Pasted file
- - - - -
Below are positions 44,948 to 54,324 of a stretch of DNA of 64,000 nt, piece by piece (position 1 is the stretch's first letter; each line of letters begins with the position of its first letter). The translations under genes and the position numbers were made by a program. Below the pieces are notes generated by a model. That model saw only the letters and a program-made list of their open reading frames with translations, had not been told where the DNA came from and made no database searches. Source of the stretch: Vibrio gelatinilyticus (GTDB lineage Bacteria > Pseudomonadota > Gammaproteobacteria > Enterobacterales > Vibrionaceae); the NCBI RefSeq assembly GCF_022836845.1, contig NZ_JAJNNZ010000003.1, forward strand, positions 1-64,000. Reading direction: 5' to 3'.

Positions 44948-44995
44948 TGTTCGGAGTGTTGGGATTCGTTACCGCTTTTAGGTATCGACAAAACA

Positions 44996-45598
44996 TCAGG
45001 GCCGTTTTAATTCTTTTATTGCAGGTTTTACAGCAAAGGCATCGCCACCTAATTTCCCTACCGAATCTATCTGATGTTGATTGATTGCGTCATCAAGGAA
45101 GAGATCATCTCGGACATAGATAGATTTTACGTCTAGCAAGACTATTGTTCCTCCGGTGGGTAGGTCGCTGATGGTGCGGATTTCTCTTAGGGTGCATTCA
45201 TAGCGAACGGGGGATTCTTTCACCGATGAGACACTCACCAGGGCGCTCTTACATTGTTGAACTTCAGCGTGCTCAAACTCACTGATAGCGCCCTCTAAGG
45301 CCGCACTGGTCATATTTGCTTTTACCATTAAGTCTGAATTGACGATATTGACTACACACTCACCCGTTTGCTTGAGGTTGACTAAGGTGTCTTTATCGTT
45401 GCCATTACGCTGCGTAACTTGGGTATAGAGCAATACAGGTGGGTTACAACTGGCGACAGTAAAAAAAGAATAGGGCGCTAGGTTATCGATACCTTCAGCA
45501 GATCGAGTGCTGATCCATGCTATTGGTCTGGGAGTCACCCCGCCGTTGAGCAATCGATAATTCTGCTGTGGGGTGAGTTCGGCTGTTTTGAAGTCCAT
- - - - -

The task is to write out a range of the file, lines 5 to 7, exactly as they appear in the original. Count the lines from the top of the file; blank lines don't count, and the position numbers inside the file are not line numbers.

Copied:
44996 TCAGG
45001 GCCGTTTTAATTCTTTTATTGCAGGTTTTACAGCAAAGGCATCGCCACCTAATTTCCCTACCGAATCTATCTGATGTTGATTGATTGCGTCATCAAGGAA
45101 GAGATCATCTCGGACATAGATAGATTTTACGTCTAGCAAGACTATTGTTCCTCCGGTGGGTAGGTCGCTGATGGTGCGGATTTCTCTTAGGGTGCATTCA